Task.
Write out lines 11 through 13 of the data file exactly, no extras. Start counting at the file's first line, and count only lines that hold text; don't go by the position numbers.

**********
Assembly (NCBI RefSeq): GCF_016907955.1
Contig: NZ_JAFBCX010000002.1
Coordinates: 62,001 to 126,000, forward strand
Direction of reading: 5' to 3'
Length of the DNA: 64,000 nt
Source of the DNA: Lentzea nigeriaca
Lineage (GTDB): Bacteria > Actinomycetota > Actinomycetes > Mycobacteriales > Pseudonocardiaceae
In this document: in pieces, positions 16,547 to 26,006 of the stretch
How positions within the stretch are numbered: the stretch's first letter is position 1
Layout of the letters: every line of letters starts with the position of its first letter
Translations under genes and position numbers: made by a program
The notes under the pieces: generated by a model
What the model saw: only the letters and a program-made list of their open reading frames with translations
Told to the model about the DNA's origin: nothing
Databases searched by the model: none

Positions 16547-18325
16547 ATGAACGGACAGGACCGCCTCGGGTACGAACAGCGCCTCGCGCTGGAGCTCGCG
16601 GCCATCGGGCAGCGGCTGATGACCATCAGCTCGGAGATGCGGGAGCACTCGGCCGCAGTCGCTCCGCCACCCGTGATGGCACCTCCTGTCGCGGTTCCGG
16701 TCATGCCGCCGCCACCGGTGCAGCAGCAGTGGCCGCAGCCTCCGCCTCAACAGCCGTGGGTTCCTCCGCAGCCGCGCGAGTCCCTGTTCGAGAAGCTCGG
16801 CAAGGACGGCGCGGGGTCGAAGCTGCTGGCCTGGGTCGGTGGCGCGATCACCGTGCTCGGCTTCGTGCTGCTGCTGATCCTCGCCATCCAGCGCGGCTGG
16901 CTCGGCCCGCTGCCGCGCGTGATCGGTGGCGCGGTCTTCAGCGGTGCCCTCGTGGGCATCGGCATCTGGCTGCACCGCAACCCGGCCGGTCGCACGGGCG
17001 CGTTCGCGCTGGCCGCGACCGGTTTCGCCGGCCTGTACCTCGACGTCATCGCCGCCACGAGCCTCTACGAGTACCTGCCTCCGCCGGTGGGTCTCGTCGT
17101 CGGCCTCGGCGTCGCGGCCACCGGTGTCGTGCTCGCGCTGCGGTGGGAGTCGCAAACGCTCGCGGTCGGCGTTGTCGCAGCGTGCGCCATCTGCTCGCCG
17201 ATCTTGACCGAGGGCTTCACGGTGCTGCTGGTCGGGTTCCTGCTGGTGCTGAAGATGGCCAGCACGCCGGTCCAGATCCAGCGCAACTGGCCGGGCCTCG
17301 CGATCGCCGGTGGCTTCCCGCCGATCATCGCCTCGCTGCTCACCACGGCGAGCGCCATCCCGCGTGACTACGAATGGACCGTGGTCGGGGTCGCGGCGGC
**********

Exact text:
Translations under genes and position numbers: made by a program
The notes under the pieces: generated by a model
What the model saw: only the letters and a program-made list of their open reading frames with translations